Earlier this year I was asked to send a letter to my grandson Andrew’s Boy Scout representative. The purpose of the letter was to discuss why I believed that Andrew was an appropriate candidate for the Eagle Scout award of the Boy Scouts.
While I am totally opposed to the policies of the Boy Scouts toward gay individuals, I believe that Andrew represents how a human being and a Boy Scout should treat other human being. Andrew is not only totally accepting of the LGBT community, he is equally accepting of people regardless of their religious background. Even better, he is repulsed by discrimination and bigotry of any kind. To me he is the best representative of our human species and I am extremely proud of him.
The letter I sent follows:
I am 73 years old with 7 children, 10 grandchildren and 2 great grand children. Andrew represents the best that a person can expect from a descendant and certainly achieves the requirements one would expect of an Eagle Scout.
Allow me to define what I mean by that with several examples of his worthiness.
Before Andrew was in his teens, he became interested in music. He decided to learn the guitar and so his parents had him begin lessons. Shortly after he began these lessons I came to San Ramon and visited for about a week. Every day Andrew came home from school, did his homework and then practiced his guitar. One can not describe the awful discordant and unmusical sounds that emanated from that instrument. It was painful to be in the same house with him. Over the ensuing years he continued his instruction. Subsequently, each visit of mine, I continued to observe his perseverance and gradually over time I began to hear him create actual music. Early on he could easily have given up and no one would have questioned why. But he had a goal and he continued to pursue it. Today he is a fine musician and has learned several other instruments along the way.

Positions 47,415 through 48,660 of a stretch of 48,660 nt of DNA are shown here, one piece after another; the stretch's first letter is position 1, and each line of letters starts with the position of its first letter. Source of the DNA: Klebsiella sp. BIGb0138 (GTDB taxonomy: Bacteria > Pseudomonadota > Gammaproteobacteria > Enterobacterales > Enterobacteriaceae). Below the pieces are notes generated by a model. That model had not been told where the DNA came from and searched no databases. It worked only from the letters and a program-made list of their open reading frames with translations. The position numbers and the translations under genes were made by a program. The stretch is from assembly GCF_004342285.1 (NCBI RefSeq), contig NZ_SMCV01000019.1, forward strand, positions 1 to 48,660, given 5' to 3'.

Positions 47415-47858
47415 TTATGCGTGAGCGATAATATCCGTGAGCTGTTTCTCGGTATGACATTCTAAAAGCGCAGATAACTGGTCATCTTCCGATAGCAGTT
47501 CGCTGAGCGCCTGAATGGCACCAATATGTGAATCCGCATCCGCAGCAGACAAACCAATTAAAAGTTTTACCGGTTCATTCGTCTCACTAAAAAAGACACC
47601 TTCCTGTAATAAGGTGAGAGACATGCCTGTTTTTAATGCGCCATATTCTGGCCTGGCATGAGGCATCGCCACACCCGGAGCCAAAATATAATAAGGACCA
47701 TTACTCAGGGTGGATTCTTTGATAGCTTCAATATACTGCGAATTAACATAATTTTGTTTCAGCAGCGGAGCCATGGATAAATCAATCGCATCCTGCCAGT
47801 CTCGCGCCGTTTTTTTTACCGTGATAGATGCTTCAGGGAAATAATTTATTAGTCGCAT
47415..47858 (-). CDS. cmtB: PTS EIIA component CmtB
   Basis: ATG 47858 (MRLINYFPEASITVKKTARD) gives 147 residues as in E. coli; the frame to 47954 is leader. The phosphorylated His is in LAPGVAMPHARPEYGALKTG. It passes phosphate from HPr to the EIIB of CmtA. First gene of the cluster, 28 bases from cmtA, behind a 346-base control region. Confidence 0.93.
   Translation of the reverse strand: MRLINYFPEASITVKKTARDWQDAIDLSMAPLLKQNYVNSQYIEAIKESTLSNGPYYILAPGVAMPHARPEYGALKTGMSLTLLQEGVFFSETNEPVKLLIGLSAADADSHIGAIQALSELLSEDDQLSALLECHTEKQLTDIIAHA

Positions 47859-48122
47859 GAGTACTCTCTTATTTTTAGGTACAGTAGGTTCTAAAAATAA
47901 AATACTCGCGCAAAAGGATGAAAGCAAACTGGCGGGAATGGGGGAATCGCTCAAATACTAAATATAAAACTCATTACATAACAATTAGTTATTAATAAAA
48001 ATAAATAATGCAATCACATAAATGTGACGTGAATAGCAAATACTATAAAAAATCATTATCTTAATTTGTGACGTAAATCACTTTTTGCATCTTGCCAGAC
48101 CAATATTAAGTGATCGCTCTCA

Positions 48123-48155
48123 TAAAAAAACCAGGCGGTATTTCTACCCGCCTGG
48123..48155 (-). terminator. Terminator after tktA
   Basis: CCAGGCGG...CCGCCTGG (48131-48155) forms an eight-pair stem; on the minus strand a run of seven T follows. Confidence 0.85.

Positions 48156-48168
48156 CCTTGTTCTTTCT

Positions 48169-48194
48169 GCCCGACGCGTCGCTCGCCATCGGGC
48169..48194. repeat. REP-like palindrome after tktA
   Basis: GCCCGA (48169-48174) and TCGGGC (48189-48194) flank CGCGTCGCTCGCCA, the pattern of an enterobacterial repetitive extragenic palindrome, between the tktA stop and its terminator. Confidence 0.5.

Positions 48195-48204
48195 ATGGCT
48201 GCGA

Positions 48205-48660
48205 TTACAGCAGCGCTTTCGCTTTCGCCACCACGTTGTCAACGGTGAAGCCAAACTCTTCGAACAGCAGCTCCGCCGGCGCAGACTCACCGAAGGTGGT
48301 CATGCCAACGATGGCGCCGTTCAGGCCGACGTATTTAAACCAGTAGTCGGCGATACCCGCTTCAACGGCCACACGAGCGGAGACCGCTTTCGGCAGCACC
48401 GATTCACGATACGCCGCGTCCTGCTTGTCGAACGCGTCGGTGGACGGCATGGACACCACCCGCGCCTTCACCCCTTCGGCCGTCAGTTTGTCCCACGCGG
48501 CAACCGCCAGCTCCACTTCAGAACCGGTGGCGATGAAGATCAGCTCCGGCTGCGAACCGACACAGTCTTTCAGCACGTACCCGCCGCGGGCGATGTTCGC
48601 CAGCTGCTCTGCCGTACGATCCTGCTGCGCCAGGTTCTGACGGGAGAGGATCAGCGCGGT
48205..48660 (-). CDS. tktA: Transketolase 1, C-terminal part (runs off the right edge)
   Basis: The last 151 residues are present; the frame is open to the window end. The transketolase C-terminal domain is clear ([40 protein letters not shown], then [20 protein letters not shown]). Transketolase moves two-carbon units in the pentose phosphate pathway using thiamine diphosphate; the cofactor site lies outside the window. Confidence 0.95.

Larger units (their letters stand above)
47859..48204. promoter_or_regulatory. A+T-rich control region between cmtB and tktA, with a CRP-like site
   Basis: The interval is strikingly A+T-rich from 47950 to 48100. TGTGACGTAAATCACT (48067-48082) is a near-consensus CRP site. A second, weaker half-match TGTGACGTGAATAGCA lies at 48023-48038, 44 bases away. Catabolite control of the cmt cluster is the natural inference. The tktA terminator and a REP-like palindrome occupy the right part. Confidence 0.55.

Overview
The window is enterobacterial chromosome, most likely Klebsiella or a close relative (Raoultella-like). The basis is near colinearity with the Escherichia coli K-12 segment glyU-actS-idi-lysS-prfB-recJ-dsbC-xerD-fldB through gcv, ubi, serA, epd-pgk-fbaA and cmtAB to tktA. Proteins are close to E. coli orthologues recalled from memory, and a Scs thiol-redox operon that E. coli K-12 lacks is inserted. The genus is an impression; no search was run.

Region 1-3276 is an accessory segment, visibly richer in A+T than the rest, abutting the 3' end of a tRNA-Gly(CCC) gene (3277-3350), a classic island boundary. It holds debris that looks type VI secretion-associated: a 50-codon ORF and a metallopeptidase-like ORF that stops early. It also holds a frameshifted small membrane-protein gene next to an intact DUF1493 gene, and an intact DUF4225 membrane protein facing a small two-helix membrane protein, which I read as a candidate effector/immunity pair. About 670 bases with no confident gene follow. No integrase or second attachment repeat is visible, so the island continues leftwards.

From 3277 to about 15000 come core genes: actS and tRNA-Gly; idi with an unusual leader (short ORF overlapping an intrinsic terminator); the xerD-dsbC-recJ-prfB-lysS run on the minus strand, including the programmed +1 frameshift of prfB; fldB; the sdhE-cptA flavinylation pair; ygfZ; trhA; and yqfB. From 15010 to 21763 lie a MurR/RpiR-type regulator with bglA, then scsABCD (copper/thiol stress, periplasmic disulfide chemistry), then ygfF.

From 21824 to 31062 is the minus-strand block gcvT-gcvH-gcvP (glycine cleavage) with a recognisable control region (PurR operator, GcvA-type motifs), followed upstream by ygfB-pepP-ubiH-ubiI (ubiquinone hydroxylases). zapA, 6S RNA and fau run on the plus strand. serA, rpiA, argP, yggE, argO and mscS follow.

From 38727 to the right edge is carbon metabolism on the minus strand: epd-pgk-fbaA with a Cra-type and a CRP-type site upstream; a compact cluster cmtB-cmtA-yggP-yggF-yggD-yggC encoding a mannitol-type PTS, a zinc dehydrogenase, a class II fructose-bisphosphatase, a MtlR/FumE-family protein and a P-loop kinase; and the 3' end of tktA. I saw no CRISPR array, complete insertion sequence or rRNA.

A little over three years ago Andrew’s parents had a third son, Thomas. As with most families with a new baby, his parents were suddenly occupied with a tiny baby. Many children in his position would have rebelled at this sudden change in their parents attention, but not Andrew. Andrew decided that he could do things differently. He became almost a third parent to Thomas. Andrew bathed Thomas, changed filthy diapers, dressed, fed, played and coddled him for hours on end. When Thomas was under a year, the entire family attended a family function in southern California. After this function, I spoke with other family members, nephews and such and they expressed their delight in observing the loving care and affection Andrew displayed with Thomas. Thomas has since been diagnosed as autistic and Andrew continues to be a major factor in Thomas’s life.
Through all of this, Andrew also has been active in his school. He always seems to have a number of extra curricular activities and does so while maintaining high grades. Over the years, his parents have repeatedly told me that he has the respect of both his peers and the teachers.
When I review the criteria required of an Eagle Scout, I think of the manner in which Andrew conducts himself, his relationship with the community, the manner in which he confronts life and all of it challenges. Thus it seems to me that he fully demonstrates the caliber of individual that we expect to see in an Eagle Scout. In my mind, he has already achieved that distinction.